For each study, we extracted the mean Spartina belowground biomass for oiled and unoiled treatments, along with the standard deviation and sample size. We then used the extracted data to measure the standardized effect size by calculating Hedges’ g43 using the metafor package44 in R45. A negative Hedges’ g value where the 95% CI did not overlap zero indicates as significantly negative effect from oiling. We determined the overall mean effect across all studies using a random-effects model. When studies used multiple treatments (e.g., unoiled, light, medium, and high oiling) we used only the endpoint treatments (i.e., no oiling and high oiling) to look at the maximum possible effects. When multiple core depths were used as a factor in a single study we only used belowground responses of the shallowest layers because we assumed that oiling would have the greatest impact at shallower sediment depths.

Additional Information

How to cite this article: Silliman, B. R. et al. Thresholds in marsh resilience to the Deepwater Horizon oil spill. Sci. Rep. 6, 32520; doi: 10.1038/srep32520 (2016).

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Acknowledgements

We would like to acknowledge funding from the state of Louisiana, U.S. National Oceanic and Atmospheric Administration, U.S. National Science Foundation, The Stolarz Foundation and Gulf of Mexico Research Initiative.

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Affiliations

  1. Division of Marine Science and Conservation, Nicholas School of the Environment, Duke University, 135 Duke Marine Lab Road, Beaufort, NC 28516, USA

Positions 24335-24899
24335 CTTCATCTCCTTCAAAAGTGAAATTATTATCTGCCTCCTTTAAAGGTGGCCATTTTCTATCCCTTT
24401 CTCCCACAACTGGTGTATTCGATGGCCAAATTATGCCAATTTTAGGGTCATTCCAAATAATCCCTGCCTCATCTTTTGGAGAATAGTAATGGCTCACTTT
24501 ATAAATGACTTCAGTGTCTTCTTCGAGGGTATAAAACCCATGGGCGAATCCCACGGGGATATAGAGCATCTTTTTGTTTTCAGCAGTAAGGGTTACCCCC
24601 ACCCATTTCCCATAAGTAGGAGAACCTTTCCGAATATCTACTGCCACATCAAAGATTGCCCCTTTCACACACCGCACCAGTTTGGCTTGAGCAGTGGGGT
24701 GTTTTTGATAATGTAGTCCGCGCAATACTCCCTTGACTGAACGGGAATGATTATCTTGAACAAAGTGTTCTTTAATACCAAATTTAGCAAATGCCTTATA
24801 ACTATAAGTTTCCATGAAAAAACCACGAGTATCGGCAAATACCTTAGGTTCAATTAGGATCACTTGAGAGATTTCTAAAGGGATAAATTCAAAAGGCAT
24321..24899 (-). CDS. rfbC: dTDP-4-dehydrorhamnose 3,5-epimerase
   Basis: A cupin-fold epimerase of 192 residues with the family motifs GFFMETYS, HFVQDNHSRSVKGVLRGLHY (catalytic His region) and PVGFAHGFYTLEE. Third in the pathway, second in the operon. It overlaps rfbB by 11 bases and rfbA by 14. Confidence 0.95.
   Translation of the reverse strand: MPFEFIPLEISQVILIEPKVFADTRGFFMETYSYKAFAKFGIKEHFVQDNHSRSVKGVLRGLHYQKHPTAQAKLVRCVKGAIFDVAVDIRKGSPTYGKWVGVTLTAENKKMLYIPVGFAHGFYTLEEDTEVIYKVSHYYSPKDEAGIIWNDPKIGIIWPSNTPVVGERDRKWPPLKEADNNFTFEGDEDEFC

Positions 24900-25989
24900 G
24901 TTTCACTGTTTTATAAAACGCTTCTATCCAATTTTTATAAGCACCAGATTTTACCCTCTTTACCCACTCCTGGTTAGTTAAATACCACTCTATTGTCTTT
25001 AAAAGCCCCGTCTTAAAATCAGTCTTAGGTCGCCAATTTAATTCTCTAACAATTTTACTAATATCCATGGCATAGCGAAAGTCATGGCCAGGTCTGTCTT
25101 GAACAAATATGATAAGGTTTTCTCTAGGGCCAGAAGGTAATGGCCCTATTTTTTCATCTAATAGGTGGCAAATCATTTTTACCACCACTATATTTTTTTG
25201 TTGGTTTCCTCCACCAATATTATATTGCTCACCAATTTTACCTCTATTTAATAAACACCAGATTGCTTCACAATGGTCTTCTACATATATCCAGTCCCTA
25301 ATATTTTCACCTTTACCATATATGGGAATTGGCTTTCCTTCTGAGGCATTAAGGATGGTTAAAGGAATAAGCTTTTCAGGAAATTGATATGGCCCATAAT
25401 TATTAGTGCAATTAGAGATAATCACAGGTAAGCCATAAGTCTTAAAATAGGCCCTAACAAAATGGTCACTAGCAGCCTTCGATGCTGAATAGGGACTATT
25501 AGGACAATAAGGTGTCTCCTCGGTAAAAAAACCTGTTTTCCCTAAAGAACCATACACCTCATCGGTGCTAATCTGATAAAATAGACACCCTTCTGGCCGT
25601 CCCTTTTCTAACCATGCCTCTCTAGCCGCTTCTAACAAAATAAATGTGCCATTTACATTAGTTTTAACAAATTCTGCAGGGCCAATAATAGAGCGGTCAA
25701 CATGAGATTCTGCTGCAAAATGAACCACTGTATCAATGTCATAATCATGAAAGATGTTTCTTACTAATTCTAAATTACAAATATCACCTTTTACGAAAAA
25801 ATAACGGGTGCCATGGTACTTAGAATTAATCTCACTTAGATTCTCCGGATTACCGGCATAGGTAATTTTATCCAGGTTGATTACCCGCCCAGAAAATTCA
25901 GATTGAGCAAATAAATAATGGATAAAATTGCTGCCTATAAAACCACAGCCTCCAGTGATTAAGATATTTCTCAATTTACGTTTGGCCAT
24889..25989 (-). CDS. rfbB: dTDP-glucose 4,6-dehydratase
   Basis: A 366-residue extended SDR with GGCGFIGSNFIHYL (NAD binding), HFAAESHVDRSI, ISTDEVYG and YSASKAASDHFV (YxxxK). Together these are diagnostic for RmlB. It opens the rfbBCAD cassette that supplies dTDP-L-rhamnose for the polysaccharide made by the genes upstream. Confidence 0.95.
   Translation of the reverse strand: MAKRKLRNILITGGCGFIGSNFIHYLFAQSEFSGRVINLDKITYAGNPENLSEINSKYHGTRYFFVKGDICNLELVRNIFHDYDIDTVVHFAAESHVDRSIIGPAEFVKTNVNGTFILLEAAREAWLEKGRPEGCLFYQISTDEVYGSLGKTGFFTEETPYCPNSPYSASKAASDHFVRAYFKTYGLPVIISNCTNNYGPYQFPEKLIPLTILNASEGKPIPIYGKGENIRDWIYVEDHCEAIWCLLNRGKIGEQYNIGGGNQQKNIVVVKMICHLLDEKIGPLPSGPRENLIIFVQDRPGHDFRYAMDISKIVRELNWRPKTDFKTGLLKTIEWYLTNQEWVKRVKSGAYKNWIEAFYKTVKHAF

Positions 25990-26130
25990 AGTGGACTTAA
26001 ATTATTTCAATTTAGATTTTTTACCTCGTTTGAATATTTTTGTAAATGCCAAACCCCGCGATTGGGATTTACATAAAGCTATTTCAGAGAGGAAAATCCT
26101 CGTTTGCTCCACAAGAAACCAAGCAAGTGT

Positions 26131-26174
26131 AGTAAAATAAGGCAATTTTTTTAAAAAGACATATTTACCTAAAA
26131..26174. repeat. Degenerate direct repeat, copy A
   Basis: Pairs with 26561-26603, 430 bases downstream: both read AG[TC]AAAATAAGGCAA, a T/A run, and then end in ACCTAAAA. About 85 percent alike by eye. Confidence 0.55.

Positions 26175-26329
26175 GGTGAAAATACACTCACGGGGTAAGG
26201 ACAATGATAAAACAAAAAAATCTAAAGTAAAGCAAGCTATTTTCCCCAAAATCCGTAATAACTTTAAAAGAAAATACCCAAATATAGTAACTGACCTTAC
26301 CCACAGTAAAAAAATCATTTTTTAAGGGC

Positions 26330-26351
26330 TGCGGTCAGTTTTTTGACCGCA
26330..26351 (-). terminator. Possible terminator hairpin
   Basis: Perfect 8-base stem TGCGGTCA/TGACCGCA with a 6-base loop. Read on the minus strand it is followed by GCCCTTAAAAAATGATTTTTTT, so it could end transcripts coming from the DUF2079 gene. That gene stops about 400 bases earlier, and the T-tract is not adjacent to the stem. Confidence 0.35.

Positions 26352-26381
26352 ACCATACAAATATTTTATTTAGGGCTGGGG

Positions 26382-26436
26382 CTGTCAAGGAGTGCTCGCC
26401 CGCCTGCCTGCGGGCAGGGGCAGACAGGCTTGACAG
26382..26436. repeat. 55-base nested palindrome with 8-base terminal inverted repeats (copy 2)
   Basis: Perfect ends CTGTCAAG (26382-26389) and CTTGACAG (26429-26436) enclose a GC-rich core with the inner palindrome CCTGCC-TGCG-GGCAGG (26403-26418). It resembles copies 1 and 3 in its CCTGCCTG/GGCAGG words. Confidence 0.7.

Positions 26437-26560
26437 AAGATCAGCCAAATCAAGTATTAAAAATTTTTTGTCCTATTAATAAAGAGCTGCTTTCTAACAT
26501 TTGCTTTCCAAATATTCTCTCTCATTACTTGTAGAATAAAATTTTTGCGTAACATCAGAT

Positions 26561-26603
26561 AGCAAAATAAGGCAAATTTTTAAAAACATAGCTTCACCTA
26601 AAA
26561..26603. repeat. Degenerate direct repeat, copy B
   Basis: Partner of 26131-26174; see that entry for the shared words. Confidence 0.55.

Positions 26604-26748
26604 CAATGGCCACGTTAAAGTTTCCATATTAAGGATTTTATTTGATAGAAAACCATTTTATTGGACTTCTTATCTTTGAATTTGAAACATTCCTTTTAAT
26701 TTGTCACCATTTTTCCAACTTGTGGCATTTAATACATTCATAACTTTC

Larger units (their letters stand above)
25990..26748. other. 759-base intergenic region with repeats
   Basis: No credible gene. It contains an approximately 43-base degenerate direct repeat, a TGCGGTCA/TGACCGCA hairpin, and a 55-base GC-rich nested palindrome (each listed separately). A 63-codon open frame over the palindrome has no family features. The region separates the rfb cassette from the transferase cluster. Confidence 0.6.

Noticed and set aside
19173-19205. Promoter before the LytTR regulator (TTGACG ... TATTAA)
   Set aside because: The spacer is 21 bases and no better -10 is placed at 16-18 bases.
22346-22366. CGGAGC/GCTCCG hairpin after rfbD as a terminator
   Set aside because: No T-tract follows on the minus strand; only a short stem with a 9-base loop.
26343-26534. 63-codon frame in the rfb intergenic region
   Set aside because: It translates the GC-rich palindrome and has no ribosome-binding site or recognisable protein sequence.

• Brian R. Silliman
    • , Qiang He
    • , Pedro Daleo
    •  & Brent B. Hughes
  2. Department of Statistics, Snedecor Hall, Iowa State University, Ames, IA 50011-1210, USA

    • Philip M. Dixon
  3. Abt Associates, 1881 Ninth Street, Suite 201, Boulder, CO 80302, USA

    • Cameron Wobus
    •  & Matthew Rissing
  4. Instituto de Investigaciones Marinas y Costeras (IIMyC), UNMDP, CONICET, CC1260 Correo Central, B7600WAG, Mar del Plata, Argentina

    • Pedro Daleo
  5. Department of Ecology and Evolutionary Biology, University of California, Santa Cruz, 100 Shaffer Road, Santa Cruz, CA 96060, USA

    • Brent B. Hughes
  6. Institute for Coastal and Water Research, Department of Biology, University of Louisiana at Lafayette, Lafayette, LA 70504, USA

    • Jonathan M. Willis
    •  & Mark W. Hester

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Contributions

B.R.S., P.M.D., C.W., Q.H., P.D., B.B.H., M.R., J.M.W. and M.W.H. contributed to writing, editing and data analysis. M.W.H. and J.M.W. were collaborators in the set-up and monitoring of the CWV survey and participated in collecting the data.

Competing interests

The authors declare no competing financial interests.

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Correspondence to Brian R. Silliman.